12 June 2014 | claudio_carvalho
Cruel and Heartbreaking Story about the Destructive Power of a Lie
Karen Wright (Merle Oberon) and Martha Dobie (Miriam Hopkins) are best friends since college. When they graduate, they decide to move to Lancet to the farm that Karen has inherited from her grandmother to build a boarding school for girls. On the arrival, they meet Dr. Joseph Cardin (Joel McCrea) and he helps them to restore the farmhouse working hard. One day Karen meets the influent Mrs. Amelia Tilford (Alma Kruger) that helps them to get students including her spoiled granddaughter Mary Tilford (Bonita Granville). Out of the blue, Martha's arrogant aunt Lily Mortar (Catharine Doucet) arrives at the school and offers to give classes. Meanwhile Joseph proposes Karen and they are engaged to each other.
When the spiteful and compulsive liar Mary, who is a bad influence to the other girls, is punished by Karen after telling a lie, Martha has an argument with her snoopy aunt Lily in another room. Lily accuses Martha of being in love with Joseph and having encountered him in her room. Mary's roommate Rosalie Wells (Marcia Mae Jones) overhears the argument and tells Mary what Mrs. Mortar had said about her niece. The malicious Mary accuses Martha of being the lover of Joseph to her grandmother and Amelia spreads the gossip to the parents of the students that withdraw them from the school. Karen and Martha lose a lawsuit against Amelia and have their lives disrupted with the scandal. Further, Karen calls off her engagement with Joe since she is not sure that he is telling the truth.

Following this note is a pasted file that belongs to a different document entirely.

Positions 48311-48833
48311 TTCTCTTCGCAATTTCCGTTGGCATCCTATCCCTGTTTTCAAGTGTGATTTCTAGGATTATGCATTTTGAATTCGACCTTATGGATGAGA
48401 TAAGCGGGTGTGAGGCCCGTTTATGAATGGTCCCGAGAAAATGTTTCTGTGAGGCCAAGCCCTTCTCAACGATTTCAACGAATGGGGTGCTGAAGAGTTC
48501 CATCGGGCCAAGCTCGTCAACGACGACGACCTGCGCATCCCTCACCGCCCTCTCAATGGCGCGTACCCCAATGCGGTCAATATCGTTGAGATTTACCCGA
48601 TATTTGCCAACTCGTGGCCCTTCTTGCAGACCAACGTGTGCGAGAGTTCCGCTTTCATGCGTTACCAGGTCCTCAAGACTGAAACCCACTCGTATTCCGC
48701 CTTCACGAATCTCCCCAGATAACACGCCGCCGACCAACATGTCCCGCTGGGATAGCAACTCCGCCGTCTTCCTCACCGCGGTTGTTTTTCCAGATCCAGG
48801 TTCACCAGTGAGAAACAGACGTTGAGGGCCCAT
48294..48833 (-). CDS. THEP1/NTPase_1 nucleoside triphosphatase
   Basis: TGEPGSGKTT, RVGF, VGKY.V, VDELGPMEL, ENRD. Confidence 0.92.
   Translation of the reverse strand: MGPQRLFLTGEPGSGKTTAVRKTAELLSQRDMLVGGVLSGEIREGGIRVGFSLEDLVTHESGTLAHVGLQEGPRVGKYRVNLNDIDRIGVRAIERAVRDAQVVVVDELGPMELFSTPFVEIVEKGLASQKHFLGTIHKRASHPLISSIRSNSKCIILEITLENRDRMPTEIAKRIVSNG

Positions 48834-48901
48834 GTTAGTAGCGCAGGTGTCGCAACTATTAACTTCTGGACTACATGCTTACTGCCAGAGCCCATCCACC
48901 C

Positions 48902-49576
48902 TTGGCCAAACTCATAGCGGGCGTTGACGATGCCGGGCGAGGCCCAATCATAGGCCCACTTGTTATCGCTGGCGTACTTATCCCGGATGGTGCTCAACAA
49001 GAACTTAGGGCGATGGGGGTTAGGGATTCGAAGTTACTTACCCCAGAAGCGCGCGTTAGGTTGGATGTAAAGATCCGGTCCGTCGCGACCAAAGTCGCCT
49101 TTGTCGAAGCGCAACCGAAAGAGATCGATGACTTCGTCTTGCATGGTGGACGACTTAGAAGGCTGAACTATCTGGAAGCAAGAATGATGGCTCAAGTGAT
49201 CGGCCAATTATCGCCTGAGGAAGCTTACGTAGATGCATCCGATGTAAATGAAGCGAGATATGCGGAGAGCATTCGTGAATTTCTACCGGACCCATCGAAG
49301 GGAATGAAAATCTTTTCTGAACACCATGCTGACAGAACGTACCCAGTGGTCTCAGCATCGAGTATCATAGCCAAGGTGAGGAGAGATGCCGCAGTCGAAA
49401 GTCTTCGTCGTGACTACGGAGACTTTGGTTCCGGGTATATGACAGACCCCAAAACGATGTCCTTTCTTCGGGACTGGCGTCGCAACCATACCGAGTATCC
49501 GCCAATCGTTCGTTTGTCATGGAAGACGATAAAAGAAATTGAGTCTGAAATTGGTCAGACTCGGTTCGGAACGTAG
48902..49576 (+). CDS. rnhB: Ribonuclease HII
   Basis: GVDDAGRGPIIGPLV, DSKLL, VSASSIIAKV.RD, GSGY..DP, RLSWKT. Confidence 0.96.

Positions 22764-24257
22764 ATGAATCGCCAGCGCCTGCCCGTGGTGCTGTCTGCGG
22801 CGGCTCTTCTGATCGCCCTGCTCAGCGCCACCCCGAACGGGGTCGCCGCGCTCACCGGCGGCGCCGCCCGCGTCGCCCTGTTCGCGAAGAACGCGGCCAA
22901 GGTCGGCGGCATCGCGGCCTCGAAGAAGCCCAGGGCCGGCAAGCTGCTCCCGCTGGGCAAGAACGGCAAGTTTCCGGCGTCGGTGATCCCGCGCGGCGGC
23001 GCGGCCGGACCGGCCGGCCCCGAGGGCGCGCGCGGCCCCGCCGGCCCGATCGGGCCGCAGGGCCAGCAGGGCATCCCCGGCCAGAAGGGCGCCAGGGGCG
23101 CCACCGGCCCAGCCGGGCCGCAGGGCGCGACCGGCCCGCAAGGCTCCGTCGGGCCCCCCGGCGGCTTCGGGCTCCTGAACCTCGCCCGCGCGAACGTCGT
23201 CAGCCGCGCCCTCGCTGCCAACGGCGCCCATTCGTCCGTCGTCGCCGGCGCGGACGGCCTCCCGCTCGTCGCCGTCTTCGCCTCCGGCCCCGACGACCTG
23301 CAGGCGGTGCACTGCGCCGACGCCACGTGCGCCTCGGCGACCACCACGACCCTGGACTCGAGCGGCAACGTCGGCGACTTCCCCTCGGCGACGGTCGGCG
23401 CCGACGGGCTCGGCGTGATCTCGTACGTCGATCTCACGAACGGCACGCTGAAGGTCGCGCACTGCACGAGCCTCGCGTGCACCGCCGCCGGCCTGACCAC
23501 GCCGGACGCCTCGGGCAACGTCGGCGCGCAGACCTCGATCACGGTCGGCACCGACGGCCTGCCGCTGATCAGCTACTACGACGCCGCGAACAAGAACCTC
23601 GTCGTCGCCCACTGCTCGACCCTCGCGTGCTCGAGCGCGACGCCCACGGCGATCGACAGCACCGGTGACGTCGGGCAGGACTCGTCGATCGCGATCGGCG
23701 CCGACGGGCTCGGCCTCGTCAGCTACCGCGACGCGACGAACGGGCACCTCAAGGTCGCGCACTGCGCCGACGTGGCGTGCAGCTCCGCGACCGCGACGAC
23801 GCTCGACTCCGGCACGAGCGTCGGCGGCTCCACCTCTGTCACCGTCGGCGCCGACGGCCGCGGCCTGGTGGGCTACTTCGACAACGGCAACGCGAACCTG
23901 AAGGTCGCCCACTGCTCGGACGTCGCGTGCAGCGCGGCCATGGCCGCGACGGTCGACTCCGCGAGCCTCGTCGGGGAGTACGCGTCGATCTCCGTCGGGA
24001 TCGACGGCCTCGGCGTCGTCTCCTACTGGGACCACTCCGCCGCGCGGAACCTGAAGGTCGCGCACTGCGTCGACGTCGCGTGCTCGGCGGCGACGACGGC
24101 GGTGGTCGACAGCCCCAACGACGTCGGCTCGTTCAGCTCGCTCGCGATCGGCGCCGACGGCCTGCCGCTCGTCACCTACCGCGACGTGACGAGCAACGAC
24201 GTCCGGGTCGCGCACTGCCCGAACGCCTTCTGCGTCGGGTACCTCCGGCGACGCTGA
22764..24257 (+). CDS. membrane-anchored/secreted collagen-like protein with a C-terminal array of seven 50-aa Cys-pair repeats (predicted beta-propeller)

"These Three" is a cruel and heartbreaking story that shows how destructive the power of a lie may be. William Wyler is among my favorite directors and this film is a little gem with a magnificent screenplay. In 1961, he remade this movie changing the title to "The Children's Hour" and using the theme of lesbianism instead of a triangle of love, and a tragic ending. Both movies are worthwhile watching and it is hard to pointy out which version is the better. My vote is eight.
Title (Brazil): "Infâmia 1936" ("Infamy 1936")